Her Friend Has Left

How to help your tween deal with loss

Nancy doesn’t want to go to the party. It’s a whole class event, at an outdoor activity centre that Nancy loves, lots of assault course action and a camp fire tea, perfect for a September Saturday afternoon. The card is written and the present is wrapped but Nancy is sitting hunched over on the sofa with her head down, looking at her toes, and her toes aren’t moving towards the door. I’m looking at Nancy, trying to read her, and she’s looking at her toes and giving nothing away and going nowhere.

Tick tock goes the clock. It’s the only thing that’s moving forwards. I don’t know what to do. Make her go? Cajole, push, guilt trip or cuddle her to the car? She’s never done this before, she is fit and well, there has been no talk about friendship problems…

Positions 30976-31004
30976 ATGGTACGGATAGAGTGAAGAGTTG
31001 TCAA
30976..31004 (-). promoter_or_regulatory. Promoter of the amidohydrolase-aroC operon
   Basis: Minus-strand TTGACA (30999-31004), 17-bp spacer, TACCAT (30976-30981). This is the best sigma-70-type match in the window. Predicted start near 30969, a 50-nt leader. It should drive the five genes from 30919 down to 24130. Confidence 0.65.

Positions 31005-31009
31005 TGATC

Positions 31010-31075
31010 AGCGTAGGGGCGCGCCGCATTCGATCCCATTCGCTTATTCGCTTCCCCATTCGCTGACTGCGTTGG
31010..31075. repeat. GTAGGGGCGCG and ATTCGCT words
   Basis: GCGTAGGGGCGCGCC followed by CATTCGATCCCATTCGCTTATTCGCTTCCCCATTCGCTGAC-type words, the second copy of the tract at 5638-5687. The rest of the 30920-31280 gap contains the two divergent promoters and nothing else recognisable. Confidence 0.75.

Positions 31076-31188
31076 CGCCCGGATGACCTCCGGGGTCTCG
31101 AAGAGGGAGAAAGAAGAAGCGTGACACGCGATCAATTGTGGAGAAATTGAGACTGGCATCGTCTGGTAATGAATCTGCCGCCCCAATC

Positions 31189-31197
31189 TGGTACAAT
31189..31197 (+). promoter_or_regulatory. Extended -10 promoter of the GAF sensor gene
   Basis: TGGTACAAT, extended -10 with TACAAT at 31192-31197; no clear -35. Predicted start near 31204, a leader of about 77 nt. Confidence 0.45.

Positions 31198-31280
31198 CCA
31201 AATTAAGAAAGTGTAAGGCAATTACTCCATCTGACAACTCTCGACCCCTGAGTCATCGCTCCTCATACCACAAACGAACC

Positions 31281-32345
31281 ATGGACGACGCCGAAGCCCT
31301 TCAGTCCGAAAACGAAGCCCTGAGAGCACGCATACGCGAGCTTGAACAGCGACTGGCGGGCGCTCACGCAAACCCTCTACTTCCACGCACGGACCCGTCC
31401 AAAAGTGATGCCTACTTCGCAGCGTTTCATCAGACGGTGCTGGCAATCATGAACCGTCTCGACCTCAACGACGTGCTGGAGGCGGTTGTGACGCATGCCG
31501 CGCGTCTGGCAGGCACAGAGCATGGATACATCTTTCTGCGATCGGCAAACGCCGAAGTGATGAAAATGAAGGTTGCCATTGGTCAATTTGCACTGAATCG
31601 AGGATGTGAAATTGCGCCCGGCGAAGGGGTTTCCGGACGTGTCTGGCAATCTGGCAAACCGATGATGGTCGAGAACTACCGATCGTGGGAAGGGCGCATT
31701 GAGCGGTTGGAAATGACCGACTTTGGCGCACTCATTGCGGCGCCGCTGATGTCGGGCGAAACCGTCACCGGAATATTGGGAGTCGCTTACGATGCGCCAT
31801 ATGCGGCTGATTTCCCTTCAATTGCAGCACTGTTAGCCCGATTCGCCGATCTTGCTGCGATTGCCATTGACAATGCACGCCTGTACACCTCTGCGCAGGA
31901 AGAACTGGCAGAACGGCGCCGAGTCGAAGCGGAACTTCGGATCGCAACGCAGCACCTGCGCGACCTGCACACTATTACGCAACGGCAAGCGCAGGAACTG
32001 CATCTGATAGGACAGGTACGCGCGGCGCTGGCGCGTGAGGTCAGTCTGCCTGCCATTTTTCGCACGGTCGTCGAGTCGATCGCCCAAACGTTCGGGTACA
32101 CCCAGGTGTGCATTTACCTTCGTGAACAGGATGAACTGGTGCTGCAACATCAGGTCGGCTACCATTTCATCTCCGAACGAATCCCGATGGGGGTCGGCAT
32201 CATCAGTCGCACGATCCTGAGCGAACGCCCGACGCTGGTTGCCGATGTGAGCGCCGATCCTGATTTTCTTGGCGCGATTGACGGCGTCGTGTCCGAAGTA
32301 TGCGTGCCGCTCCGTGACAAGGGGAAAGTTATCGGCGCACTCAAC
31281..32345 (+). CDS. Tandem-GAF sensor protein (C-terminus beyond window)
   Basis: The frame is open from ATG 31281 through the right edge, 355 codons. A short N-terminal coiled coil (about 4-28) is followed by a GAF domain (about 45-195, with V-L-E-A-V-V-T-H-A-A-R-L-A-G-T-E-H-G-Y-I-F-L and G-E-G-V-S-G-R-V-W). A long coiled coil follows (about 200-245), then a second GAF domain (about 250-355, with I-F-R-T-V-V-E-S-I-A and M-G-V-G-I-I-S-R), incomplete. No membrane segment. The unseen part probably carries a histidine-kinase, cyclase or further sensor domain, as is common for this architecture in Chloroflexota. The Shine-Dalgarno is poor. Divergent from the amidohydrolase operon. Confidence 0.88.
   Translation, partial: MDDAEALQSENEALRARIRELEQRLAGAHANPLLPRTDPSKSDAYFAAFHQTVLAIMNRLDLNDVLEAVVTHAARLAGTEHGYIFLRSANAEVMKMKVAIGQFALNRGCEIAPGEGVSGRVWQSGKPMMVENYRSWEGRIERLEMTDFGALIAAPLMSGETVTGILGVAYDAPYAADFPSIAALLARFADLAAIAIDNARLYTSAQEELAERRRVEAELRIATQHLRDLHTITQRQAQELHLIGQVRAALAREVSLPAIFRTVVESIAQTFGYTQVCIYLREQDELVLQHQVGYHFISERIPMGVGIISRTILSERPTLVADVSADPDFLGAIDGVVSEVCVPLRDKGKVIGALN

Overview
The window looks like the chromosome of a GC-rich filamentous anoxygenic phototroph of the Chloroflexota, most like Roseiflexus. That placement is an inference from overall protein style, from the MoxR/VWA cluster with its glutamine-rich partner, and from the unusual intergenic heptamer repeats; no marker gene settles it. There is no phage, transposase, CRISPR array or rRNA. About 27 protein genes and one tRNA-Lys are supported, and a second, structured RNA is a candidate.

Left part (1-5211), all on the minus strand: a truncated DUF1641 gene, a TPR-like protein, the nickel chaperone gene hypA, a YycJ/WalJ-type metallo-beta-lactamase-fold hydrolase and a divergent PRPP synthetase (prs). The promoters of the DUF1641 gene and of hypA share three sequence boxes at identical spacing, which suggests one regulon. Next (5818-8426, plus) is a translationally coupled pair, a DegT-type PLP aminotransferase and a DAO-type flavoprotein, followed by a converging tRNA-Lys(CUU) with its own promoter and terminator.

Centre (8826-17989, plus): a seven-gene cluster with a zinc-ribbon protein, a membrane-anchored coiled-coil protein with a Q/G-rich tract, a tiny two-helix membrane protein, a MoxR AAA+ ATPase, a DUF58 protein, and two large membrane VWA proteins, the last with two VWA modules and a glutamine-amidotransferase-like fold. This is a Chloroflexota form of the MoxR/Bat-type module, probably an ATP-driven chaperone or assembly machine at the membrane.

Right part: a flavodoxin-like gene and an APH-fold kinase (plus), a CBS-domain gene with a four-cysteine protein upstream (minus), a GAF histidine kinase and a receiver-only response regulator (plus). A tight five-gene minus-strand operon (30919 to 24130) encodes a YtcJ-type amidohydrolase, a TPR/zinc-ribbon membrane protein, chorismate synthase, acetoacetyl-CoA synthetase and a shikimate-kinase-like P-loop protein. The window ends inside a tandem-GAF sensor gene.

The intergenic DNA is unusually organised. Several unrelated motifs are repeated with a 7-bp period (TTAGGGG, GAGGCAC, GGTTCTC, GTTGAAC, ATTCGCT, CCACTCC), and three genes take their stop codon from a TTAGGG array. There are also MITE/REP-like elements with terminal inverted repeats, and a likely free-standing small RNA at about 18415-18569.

Ah. Wait a minute. There has been no talk about friendship problems because there has been no talk about friends.

I try a new tack: Have you heard from Ella? Now Nancy’s toes are scrunching up and her hands come up to her face and I know we aren’t going to get to the party today.

Nancy’s friend, Ella, moved away over the summer, relocating with her family. Nancy has other friends, so I was disappointed but not unduly concerned to see this one go. We don’t support a BFF culture, we don’t put undue emphasis on one particular friend over all others, we have home friends as well as school friends in out attempts to keep melodrama out of the melting pot of tween friendships. Frankly, we thought we’d been rather good on this one. But Nancy and Ella were good together. If we have, in fact, guided Nancy away from the over-dramatised tween friendships that are more about the drama than the friendship, perhaps we need to recognise that her friendship with Ella was the real thing, that true friends can come along at any age, and that it is always going to hurt when we have to lose them.